The railways recently cut 19 producer car loading sites across the West even though farmers are using producer cars more than ever as they struggle to get a record crop to market.
“If anything we need more producer car sites, not less,” Keystone Agricultural Producers’ (KAP) president Doug Chorney said in an interview.
“KAP’s policy is regardless of whether they are being used or not we want producer car loading sites to be there as an alternative to farmers.”
Tim Coulter, former president of the Canadian Producer Car Shippers of Canada, agrees and suggests the federal government consider a moratorium on site abandonments.
“I’ve had more phone calls in the last month (from farmers about producer cars) than since I became president of the association (three years ago),” Coulter said.
CP recently cut five sites leaving 94 and CN cut 14, leaving 48.
“CP cut sites that weren’t being used,” CP spokesman Ed Greenberg said in an email.
“CP still has coverage for local producers to order and ship producer cars with our network of producer car loading sites across Western Canada,” he wrote.
CN Rail did not respond by press time.
The railways must notify the public through local newspaper ads 60 days before closing a producer car loading site.
The hard-won right of farmers to order and fill rail cars with their own grain goes back more than 100 years and is enshrined in the Canada Grains Act.
Not only are producer cars giving farmers an opportunity to move their grain, bypassing elevators plugged because of a lack of trains, but they are also returning higher prices, Chorney said.
Chorney, who farms near East Selkirk said he will net $5.75 a bushel — 32 per cent more than the local elevator is paying — for his No. 1 Canada Western Red Spring wheat (12.5 per cent protein) being exported to an American buyer in producer cars being loaded this week.
“That’s unbelievable,” he said, adding a farmer in northwestern Manitoba with the same wheat was offered just $3.89 a bushel by the local elevator.
“That’s a joke,” Chorney said. “We know wheat is worth $10 a bushel in Vancouver…”
Producer car shippers traditionally saved money by avoiding elevator charges, loading the cars themselves or hiring someone to do it for them. But the bigger saving now is on the basis (difference between cash and futures prices).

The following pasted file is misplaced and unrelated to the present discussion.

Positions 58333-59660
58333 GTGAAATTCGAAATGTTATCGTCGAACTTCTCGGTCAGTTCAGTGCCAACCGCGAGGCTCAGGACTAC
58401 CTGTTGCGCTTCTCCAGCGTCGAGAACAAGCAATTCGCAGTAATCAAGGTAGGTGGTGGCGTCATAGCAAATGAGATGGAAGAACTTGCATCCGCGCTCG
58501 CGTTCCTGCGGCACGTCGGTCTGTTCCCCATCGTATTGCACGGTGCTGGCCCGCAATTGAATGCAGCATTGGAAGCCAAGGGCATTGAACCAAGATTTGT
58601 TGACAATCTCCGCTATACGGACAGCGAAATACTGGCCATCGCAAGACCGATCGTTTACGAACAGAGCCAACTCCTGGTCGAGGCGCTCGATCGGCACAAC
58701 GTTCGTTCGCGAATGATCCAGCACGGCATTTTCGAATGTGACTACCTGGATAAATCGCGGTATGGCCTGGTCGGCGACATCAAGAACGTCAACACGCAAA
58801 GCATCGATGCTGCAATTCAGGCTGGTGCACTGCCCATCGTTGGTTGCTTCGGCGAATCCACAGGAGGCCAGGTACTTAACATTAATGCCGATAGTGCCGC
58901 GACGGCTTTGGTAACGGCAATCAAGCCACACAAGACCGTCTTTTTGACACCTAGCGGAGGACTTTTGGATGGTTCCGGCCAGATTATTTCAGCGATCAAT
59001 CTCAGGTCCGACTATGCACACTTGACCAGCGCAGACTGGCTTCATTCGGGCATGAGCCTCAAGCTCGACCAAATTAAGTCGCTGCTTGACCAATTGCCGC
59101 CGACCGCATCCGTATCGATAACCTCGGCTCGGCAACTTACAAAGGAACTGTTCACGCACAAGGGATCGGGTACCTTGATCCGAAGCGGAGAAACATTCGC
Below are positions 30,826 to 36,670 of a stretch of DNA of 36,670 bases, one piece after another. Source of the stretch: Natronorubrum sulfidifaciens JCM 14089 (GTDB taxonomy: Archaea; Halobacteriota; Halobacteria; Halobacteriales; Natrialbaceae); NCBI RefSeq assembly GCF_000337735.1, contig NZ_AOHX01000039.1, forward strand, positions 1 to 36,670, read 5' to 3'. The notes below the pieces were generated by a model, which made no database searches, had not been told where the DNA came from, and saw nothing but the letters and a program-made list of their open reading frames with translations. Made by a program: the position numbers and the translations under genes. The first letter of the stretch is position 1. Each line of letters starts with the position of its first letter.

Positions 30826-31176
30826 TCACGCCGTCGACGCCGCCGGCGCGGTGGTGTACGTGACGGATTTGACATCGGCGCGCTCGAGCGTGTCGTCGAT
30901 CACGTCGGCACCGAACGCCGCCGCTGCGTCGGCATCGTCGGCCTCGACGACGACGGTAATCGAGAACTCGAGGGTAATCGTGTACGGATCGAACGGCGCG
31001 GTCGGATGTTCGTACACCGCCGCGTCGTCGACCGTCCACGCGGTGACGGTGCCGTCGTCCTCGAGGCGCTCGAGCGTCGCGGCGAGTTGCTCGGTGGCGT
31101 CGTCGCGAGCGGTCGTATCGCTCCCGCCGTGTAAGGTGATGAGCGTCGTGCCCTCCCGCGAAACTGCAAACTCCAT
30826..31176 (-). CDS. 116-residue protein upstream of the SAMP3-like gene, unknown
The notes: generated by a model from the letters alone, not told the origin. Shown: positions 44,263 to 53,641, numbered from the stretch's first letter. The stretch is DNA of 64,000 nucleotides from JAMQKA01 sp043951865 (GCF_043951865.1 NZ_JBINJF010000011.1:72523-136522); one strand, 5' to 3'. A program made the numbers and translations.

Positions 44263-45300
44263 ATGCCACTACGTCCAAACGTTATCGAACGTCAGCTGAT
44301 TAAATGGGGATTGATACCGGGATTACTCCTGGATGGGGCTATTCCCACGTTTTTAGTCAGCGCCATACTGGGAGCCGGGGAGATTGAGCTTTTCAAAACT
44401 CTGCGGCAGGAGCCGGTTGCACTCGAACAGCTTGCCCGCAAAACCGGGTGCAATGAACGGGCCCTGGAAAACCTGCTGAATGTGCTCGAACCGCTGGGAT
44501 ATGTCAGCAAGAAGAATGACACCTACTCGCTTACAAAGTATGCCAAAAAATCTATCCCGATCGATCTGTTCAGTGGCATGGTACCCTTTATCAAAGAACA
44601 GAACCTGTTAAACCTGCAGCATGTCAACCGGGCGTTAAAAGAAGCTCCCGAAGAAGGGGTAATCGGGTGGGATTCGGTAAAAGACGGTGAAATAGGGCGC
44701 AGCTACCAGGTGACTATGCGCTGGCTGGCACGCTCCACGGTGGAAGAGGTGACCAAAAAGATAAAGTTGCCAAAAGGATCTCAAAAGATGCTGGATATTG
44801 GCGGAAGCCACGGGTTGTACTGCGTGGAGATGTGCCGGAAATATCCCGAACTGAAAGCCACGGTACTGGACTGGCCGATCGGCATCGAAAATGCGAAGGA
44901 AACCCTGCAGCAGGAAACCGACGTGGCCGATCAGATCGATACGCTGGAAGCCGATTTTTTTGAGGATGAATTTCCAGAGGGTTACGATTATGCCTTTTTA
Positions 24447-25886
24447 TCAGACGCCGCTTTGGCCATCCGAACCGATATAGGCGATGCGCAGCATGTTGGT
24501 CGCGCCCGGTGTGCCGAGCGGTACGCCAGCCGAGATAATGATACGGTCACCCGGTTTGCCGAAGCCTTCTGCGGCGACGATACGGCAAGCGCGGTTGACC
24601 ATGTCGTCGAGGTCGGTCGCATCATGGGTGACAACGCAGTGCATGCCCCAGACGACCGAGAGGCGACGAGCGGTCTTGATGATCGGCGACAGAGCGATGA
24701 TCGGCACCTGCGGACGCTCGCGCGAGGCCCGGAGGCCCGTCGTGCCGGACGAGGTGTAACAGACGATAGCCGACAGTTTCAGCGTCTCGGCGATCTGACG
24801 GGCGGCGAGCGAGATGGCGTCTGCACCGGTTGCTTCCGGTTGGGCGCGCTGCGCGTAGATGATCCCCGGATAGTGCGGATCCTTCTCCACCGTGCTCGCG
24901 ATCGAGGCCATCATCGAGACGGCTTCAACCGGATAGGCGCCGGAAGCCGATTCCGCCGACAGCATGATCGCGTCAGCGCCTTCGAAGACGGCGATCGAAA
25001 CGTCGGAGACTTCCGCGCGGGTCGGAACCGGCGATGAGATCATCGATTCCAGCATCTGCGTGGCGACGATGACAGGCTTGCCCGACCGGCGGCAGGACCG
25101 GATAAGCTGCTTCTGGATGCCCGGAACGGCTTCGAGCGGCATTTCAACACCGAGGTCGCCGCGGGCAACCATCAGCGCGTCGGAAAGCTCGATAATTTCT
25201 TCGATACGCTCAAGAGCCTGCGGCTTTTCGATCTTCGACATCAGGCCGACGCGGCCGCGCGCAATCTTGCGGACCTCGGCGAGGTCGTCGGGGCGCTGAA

Grain prices at western Canadian elevators are low because the railways are not moving grain fast enough, said Wade Sobkowich, executive director of the Western Grain Elevator Association, which represents the major elevator companies. Lower elevator prices are meant to discourage farmers from delivering, he said.
More from the Manitoba Co-operator website: Poor rail service blamed for some Canadian mills closing temporarily after running out of grain
“There’s a 55,000-car shortfall right now and we know there are 50 vessels waiting off the West Coast right now for grain — 50,” Sobkowich said. “It’s a record.”
It’s the railways’ fault, according to Chorney. They chose not to invest more in surge capacity confident they will eventually move most of the grain anyway.
“A single act by (rail) companies in Canada has taken more wealth from Prairie agribusiness and farmers… it’s criminal,” he said. “But the fact that the federal government is not holding some sort of Royal Commission to investigate this is disappointing because no single act has done more damage to both grain companies and farmers.”
The railways blame a record crop and bad winter weather for the delays.
But it’s not just farmers and grain companies that are suffering — millers and canola crushers are too. One grain industry official said some mills in Eastern Canada and the northeast United States are running dangerously low.
According to one unconfirmed report one Manitoba crushing plant briefly shut down because of poor rail service. A company official did not respond to a request for an interview.
Jim Everson, executive director of the Canadian Oilseed Processors Association, said he couldn’t say whether the report was true or not. However, he did say crushers are encountering delays in moving canola oil and meal to their customers.
Producer cars are proving to be an important option for farmers this crop year, Chorney said.
“I’m getting calls every single day (from farmers) trying to find producer car sites,” he said.
Canadian Grain Commission statistics show producer car orders so far this crop year are up more than 60 per cent from the same time last year to 13,494. It’s almost certain producer car shipments in the 2013-14 crop year ending July 31 will shatter the previous modern record of 14,341 set in 2011-12.
Even though access to producers is a farmer’s right Coulter fears the railways will try to discourage them.
Meanwhile, the railways told MPs last week removing the cap on what the railways can earn shipping western grain to export would result in better service. The WGEA doesn’t believe it.
Half of the shortfall in grain car deliveries are to destinations the cap doesn’t apply to, Sobkowich said.
“So the railways can charge whatever they want and we still can’t get service to those areas, so how does the revenue cap have anything to do with it?”